Referring back to step 618, if there is no matching digest value in the digest index (318 or 420), the data portion of the response is received (step 626) and the received data portion (or data object) is sent to the client (step 628). Also, the received data object is typically added to the cache (314 or 114) and its digest value is added to the digest index (318 or 420) (step 630).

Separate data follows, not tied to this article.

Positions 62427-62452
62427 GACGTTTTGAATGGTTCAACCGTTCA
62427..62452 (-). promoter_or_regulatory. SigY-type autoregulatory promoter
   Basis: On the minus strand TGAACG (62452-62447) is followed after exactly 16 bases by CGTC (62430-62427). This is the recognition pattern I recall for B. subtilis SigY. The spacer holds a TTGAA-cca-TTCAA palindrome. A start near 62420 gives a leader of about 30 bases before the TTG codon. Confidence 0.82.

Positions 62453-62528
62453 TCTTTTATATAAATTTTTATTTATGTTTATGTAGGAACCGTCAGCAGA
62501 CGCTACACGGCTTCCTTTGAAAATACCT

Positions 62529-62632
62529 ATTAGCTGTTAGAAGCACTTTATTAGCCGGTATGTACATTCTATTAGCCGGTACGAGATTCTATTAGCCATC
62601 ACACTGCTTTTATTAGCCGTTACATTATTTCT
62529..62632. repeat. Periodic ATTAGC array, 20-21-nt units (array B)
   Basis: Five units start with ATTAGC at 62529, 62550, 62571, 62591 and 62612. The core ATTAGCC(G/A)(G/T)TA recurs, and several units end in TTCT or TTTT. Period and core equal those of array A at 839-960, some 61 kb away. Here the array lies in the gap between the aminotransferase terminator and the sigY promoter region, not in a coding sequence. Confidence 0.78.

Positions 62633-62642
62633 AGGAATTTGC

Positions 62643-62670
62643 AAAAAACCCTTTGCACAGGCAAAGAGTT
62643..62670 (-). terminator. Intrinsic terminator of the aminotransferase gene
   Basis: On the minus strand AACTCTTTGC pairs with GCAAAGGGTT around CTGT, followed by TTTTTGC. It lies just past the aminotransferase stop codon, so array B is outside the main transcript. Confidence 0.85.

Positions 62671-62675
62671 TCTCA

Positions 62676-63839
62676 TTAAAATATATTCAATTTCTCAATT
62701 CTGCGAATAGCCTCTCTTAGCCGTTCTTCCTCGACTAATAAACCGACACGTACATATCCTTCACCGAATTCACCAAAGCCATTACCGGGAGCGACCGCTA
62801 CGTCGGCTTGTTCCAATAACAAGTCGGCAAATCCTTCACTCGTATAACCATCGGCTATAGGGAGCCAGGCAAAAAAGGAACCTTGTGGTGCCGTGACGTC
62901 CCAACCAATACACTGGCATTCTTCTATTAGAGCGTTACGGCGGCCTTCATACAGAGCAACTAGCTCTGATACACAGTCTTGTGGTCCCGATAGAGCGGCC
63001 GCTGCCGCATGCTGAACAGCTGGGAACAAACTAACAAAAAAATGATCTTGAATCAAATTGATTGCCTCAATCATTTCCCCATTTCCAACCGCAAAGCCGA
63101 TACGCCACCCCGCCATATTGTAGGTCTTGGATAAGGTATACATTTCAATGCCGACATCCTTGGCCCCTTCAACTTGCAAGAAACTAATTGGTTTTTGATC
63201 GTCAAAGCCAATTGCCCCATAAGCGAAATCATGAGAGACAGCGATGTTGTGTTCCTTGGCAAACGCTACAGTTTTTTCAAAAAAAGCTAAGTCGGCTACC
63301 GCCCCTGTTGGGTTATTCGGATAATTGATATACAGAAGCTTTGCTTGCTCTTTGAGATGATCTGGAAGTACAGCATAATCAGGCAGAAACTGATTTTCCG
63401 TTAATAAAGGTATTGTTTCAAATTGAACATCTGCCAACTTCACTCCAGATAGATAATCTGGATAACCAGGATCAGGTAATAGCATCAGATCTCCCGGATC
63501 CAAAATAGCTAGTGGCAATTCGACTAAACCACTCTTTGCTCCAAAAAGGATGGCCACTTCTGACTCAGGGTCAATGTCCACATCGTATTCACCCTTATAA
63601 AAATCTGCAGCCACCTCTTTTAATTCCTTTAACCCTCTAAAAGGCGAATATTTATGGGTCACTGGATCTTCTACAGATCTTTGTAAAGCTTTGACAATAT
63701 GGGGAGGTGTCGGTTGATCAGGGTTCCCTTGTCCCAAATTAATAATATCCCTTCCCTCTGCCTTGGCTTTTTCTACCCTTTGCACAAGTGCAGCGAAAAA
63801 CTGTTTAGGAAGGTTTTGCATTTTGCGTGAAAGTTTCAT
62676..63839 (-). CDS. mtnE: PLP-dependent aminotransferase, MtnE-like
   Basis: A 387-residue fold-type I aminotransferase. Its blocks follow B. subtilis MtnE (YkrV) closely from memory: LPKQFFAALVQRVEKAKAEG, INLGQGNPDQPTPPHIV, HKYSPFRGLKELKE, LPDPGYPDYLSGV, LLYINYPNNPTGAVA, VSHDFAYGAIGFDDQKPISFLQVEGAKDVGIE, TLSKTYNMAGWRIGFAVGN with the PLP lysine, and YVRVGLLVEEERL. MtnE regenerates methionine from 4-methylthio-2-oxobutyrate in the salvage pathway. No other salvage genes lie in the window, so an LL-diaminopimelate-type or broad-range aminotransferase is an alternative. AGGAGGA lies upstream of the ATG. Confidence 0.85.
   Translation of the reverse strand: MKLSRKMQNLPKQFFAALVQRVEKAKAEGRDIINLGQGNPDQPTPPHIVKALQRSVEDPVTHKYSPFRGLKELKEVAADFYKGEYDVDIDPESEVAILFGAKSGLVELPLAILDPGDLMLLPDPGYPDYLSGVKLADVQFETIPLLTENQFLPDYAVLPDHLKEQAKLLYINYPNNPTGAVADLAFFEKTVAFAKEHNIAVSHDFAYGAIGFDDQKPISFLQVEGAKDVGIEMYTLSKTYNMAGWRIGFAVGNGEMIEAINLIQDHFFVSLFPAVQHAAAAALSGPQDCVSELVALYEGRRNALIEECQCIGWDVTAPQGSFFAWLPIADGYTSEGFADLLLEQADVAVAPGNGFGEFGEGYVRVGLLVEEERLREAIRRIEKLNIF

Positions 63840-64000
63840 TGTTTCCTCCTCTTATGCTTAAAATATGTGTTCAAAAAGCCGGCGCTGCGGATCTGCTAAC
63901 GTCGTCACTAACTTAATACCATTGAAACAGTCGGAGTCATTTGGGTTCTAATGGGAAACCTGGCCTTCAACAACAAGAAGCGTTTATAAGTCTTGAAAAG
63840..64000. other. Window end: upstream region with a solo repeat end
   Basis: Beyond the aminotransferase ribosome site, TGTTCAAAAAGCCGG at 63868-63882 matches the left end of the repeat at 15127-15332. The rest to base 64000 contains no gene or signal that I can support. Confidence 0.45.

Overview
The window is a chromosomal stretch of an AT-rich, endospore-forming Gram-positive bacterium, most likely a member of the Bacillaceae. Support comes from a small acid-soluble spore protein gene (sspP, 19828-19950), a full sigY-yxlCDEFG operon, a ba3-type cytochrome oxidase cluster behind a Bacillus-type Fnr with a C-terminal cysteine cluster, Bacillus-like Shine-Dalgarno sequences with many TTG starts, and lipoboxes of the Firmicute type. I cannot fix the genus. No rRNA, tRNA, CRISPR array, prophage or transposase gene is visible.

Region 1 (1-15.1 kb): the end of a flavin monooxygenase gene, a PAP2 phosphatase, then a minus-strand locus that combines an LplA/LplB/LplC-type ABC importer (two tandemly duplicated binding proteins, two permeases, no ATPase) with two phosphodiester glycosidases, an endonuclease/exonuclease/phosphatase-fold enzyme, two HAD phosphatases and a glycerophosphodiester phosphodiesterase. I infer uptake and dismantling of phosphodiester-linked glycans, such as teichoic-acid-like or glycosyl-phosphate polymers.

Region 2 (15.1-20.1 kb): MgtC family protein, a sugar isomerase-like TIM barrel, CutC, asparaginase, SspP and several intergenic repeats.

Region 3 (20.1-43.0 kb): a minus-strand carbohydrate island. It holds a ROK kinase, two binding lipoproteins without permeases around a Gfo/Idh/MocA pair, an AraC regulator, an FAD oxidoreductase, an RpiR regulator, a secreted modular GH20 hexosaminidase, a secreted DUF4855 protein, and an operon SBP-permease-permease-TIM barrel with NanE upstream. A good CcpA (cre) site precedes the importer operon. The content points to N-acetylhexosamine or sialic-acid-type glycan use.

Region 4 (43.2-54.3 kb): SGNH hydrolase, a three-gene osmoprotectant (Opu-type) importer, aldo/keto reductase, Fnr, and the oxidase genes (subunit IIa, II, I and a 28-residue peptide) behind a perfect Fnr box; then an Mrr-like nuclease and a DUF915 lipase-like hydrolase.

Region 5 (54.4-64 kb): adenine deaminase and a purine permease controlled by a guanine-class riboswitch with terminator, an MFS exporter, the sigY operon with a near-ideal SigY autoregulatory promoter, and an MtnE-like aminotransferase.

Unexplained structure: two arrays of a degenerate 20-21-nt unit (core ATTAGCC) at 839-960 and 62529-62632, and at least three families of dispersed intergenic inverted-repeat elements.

In an exemplary embodiment, the server 102 is configured to add digest values to the header portion of a response and to send the header portion of a response first before sending the data portion of the response. In another exemplary embodiment, some servers 102 are not configured to send digest values in the header portion, but either send the digest value out of order or do not send it at all. In this embodiment, upon receiving a server response that includes a requested data object but does not include a digest value in the header portion, the proxy cache 114 calculates the digest value of the requested data object and sends the digest value in a header portion of a proxy response to the client cache 314. When the client cache 314 receives the header portion from the proxy cache 114, it parses the header portion for any digest value. If a digest value is found in the header portion, the client cache 314 then compares that digest value to the digest index 318 for any matching digest values. If a match is found, then a previously cached data object is sent to the client 110. This way, a reduction of the potential retrieval latency is achieved because the client does not have to wait for the data portion of the response to be delivered from the proxy cache 114.